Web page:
Casino gambling in the fiftieth state moves closer
Hawaiian Senator Jon Riki Karamatsu's House Bill 2759 proposal that the state allows casinos to licence on Hawaiian Home Lands has continued its swift political progress by securing the approval of the House Judiciary Committee.
The Honalulu Advertiser reports that a related bill - HB2251 - which is designed to set up a gaming commission, also passed the second of three votes.
Rep. Karamatsu said the state's economic budget woes warrant a closer look at gambling proposals, and that well regulated and taxed gambling was a viable alternative to raising taxes.
The casino bill advanced out of the Judiciary Committee despite continued opposition from Hawaiian Homes Commission chairman Kaulana Park and a host of others, including Honolulu Prosecutor Peter Carlisle.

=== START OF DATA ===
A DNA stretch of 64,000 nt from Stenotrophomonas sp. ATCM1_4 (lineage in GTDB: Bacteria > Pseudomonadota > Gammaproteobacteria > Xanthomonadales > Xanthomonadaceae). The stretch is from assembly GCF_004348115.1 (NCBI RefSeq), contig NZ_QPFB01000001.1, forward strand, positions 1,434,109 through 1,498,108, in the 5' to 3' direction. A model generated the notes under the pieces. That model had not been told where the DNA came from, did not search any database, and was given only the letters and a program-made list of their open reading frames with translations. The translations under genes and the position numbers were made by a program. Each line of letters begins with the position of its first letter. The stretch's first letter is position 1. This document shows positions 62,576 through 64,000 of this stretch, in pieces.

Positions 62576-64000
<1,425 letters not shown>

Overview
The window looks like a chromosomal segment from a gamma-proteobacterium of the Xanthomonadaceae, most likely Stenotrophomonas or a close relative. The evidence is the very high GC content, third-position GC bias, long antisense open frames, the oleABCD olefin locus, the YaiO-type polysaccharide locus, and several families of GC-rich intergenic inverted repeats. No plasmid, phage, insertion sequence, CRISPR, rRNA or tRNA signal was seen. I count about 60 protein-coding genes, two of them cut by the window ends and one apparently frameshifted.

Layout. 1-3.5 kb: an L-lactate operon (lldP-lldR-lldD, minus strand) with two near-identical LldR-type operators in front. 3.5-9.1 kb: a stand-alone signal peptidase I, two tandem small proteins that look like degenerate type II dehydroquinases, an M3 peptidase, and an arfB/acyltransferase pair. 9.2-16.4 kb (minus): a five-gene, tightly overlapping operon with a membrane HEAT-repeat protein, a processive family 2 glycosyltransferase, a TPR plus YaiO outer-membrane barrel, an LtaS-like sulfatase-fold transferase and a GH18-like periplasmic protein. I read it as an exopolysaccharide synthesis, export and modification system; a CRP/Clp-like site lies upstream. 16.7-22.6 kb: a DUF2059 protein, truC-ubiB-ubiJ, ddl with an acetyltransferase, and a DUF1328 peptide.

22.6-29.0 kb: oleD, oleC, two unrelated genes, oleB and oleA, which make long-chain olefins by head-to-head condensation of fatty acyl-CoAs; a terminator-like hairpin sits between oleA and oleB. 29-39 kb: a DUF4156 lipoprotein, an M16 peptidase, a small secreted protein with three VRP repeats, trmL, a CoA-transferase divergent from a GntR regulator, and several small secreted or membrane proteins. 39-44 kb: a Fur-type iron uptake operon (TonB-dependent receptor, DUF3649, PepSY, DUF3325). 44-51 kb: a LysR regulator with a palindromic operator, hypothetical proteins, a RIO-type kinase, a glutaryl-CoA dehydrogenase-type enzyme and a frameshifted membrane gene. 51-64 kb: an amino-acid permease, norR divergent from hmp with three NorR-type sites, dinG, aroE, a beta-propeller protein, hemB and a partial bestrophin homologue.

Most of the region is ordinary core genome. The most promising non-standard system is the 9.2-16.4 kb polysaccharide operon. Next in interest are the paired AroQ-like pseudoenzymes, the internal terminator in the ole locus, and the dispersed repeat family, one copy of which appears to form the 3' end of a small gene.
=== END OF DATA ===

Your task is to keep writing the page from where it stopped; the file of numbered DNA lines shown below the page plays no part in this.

House Hawaiian Affairs chairwoman Mele Carroll, the bill's lead author, said the bill would help DHHL maintain a steady source of income, noting that an annual $30 million distribution for the state's use of Hawaiian Home Lands is expected to end in 2014.
Under the proposal, DHHL would receive 80 percent of the proceeds from the casino while the state general fund would get the remaining 20 percent share.
The Honalulu Advertiser notes that several gambling bills remain alive in the Hawaiian Senate, including ones that would legalise slots and video games, a type of lottery, and a state-sponsored "scratch" card game. None of those bills have received any committee hearings or are scheduled to be heard, making it unlikely they will make it out of the Senate.
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